Assessing navigation in real and virtual environments: a validation study
S T Koenig, G P Crucian, J C Dalrymple-Alford, A Dünser
University of Canterbury, NEW ZEALAND
For navigation ability, a transfer of knowledge from virtual training environments to real-world scenarios has been shown in several studies in the past. The purpose of this investigation is to demonstrate the equivalence of a series of navigation tasks in complex real-world and virtual buildings. Instead of testing knowledge transfer in very simple environments, identical tasks are performed in either version of a complex building. 29 participants are shown twelve landmarks, followed by a battery of tasks which are carried out in the real building by half of the participants, whereas the other half performs identical tasks in a virtual model of the same environment. No significant differences or effects were found, but due to the multifaceted nature of the gathered data and large variability within groups, overlap of both groups’ distributions was minimal. To discover the underlying factors of this variability, further research is needed. Usability and future development of virtual environments are discussed.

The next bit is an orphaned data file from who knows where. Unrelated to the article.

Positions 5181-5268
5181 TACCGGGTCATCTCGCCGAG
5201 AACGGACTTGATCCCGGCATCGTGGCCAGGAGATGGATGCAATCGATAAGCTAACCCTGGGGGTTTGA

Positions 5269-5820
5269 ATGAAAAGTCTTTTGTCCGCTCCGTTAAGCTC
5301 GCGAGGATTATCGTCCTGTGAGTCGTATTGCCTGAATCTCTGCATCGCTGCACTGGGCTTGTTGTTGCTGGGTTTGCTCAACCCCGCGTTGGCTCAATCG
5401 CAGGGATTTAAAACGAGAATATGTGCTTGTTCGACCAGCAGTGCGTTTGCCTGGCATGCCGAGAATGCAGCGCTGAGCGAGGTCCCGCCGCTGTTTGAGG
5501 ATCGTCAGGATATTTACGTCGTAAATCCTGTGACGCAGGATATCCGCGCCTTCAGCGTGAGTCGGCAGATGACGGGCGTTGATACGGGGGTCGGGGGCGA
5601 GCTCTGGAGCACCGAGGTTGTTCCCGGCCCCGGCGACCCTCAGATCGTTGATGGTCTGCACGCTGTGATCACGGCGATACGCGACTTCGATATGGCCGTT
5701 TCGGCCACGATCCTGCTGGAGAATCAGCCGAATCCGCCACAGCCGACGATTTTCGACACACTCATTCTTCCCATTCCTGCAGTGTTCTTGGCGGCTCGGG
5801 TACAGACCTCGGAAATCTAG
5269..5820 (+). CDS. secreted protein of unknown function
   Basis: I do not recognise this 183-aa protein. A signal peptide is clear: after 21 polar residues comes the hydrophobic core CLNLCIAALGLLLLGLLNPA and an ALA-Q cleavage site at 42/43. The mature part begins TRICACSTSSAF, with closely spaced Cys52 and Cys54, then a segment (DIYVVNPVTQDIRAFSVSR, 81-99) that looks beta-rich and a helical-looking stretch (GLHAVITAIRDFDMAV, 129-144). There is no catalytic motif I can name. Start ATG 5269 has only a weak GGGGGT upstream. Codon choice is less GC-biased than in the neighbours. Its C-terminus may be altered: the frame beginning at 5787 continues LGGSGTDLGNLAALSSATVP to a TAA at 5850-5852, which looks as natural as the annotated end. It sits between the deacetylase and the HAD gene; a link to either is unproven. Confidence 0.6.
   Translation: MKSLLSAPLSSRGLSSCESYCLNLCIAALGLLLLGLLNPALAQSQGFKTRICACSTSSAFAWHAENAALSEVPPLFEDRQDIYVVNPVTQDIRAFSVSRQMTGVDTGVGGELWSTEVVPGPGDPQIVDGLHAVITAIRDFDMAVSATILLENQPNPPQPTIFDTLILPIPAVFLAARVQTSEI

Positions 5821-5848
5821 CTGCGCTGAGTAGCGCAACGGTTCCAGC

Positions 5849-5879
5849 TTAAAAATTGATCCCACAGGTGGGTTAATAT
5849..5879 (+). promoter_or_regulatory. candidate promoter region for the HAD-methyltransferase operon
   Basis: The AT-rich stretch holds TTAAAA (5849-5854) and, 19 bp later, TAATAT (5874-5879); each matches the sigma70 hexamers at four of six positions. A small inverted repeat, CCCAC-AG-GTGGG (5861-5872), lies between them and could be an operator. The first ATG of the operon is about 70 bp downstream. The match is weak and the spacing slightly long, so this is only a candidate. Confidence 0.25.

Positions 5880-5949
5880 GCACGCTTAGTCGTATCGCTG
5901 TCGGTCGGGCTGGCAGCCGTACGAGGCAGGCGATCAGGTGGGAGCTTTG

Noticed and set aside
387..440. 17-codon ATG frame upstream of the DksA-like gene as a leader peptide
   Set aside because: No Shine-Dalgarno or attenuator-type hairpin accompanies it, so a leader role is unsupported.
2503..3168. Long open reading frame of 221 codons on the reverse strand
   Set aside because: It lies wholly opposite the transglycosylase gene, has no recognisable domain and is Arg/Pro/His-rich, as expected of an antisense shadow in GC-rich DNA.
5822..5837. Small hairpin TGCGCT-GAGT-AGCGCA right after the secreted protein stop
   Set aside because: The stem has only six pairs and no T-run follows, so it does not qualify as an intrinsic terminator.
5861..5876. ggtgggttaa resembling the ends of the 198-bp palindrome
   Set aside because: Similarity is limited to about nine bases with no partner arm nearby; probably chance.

Sebastian Keonig (lead author, pictured) ICDVRAT Conference Website